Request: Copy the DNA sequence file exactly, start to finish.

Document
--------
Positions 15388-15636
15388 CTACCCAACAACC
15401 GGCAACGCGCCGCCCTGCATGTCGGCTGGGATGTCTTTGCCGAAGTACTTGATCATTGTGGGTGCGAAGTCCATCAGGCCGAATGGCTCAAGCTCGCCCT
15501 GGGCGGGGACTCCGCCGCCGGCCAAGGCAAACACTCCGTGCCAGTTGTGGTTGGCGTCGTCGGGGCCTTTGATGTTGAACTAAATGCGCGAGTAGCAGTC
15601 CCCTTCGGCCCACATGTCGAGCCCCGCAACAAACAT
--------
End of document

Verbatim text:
Positions 15388-15636
15388 CTACCCAACAACC
15401 GGCAACGCGCCGCCCTGCATGTCGGCTGGGATGTCTTTGCCGAAGTACTTGATCATTGTGGGTGCGAAGTCCATCAGGCCGAATGGCTCAAGCTCGCCCT
15501 GGGCGGGGACTCCGCCGCCGGCCAAGGCAAACACTCCGTGCCAGTTGTGGTTGGCGTCGTCGGGGCCTTTGATGTTGAACTAAATGCGCGAGTAGCAGTC
15601 CCCTTCGGCCCACATGTCGAGCCCCGCAACAAACAT